TALES FROM THE WORKPLACE: SEXUAL HARASSMENT EXPOSED, Pt. 1

Here at Abney & McCarty, we receive a large volume of calls from clients with questions about sexual harassment – what is sexual harassment? Is this situation a hostile work environment? What can I do about it?

We’ve written about these topics before, and have detailed the laws surrounding sexual harassment claims. But the best way to understand what sexual harassment is, and how to recognize when it is occurring at your job, is through the first-hand accounts of those who have experienced it in the past. So over the next few weeks, we will be posting articles that will recount situations that have occurred in workplaces here in the state, and around the country, so that you will be better able to recognize sexual harassment if it occurs at your job.

Today, we’ll be discussing the story of a woman named Amanda.  The facts presented in this story come from the allegations made in the case West v. Tyson Foods, Inc., which we discuss below. Amanda had just started her first week at a new job in a large food processing plant. In her position, Amanda worked on an enclosed assembly line with a big group of co-workers, mostly male. Shortly after beginning, Amanda started receiving comments from a few of her co-workers about various parts of her body. Some would whistle at her while she worked. Others asked her on dates, repeatedly. These incidents grew more and more frequent as time went on.

A few weeks after she had started, she was approached by the leader of her line while she was working. The leader grabbed Amanda and attempted to kiss her. Amanda tried to pull away from him, telling the man that she was married and that he needed to leave her alone. The man responded by asking Amanda if she would go to his house and have sex with him. When she again rebuffed his advances, the man smiled at her, grabbed his own crotch and shook it at her while making incredibly graphic statements. A number of other male co-workers who had been watching this situation take place began laughing. Amanda was humiliated.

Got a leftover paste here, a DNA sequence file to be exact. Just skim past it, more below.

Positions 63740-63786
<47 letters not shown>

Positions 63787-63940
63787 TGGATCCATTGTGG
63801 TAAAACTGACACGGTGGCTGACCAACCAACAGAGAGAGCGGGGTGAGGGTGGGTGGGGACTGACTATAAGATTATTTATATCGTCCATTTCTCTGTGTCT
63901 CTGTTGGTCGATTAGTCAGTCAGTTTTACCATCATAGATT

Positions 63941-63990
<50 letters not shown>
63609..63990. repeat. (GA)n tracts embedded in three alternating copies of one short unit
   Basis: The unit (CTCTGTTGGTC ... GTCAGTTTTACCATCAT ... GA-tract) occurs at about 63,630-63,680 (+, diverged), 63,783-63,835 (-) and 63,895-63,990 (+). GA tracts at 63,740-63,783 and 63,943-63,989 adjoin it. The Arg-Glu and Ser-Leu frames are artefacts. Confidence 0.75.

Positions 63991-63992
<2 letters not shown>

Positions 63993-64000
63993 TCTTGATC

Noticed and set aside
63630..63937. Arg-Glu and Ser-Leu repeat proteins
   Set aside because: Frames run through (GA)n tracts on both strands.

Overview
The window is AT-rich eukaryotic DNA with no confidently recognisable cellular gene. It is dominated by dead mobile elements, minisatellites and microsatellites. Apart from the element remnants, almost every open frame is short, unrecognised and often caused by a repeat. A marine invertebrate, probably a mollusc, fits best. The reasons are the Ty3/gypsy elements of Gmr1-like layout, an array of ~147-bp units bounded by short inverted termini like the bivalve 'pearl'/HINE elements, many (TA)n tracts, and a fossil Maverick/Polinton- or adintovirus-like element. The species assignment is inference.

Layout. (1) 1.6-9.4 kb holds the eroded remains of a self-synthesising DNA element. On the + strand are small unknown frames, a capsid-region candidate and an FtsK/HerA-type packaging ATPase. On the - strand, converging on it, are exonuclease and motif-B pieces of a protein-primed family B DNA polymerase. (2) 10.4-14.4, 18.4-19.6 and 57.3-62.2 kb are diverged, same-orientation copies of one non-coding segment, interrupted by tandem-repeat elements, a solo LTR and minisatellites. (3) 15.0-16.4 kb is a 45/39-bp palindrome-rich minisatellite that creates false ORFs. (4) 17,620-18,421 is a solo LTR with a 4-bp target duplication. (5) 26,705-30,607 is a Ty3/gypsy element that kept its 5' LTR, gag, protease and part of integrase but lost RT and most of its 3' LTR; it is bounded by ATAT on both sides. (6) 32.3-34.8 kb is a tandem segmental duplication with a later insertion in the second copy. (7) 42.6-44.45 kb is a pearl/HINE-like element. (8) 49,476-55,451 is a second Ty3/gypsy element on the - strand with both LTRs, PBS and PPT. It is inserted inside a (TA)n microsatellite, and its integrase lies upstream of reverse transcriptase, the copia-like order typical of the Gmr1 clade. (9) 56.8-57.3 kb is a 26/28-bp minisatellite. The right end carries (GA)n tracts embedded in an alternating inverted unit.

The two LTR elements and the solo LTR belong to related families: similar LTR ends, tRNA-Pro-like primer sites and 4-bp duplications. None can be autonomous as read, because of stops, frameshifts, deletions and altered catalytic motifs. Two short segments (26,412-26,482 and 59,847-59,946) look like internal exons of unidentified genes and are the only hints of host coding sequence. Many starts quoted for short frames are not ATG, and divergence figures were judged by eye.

She ran off the line and began crying. Her supervisor and her trainer met her as she was leaving the plant and asked what was wrong. She described the incident to the two men, as well as the other behavior she had been subjected to. Her supervisor initially attempted to brush the incident off as a joke, telling her not to take it personally, and that it was just the way the men on her line treated their female co-workers. When her supervisor realized that Amanda did not find the behavior funny, he promised that he would speak to her co-workers and get the situation resolved. He also requested that Amanda not report the harassment to Human Resources, so that he could handle the problem on his own before it was revealed to the plant’s management.

Unfortunately, the supervisor did nothing to stop the harassment. Amanda continued to receive comments and whistles while working, and was even groped by some of the men on the line. In her fifth week of work, Amanda was followed to her car one night after leaving the plant by a co-worker, which caused her to fear that she would be raped. After that night, Amanda decided to quit her position, and did not return to work again.

A few days later, the company officially terminated Amanda, citing “job abandonment” as the reason. When Amanda went to the plant to pick up her final paycheck, she conducted an exit interview with the company’s HR Manager. During the interview, Amanda gave the HR Manager a detailed account of the harassment she had experienced. The HR Manager promised Amanda that he would investigate the situation even though she was no longer an employee. However, that investigation was never performed.

What Amanda experienced is a textbook example of what a hostile work environment looks like. Unfortunately, all the events described above actually happened, and were documented in the opinion of the Sixth Circuit case West v. Tyson Foods, Inc. (PDF). After Amanda left her job, she filed a complaint with the Equal Opportunity Employment Commission. She then filed a lawsuit against her employer in the Federal District Court in the Western District of Kentucky, and won, receiving $880,363.29 in compensatory damages and $300,000.00 in punitive damages.

Amanda’s story is similar to those that we hear from clients all the time – harassment in the workplace, reporting harassment, and then the employer taking no action or inadequate action to remedy the problem. These are violations of your rights under Title VII and the Kentucky Civil Rights Act. If you have experienced a situation like this, you likely have legal options available to you. You should seek the advice of counsel to determine what those options are, and to seek compensation for the treatment you have been subjected to.

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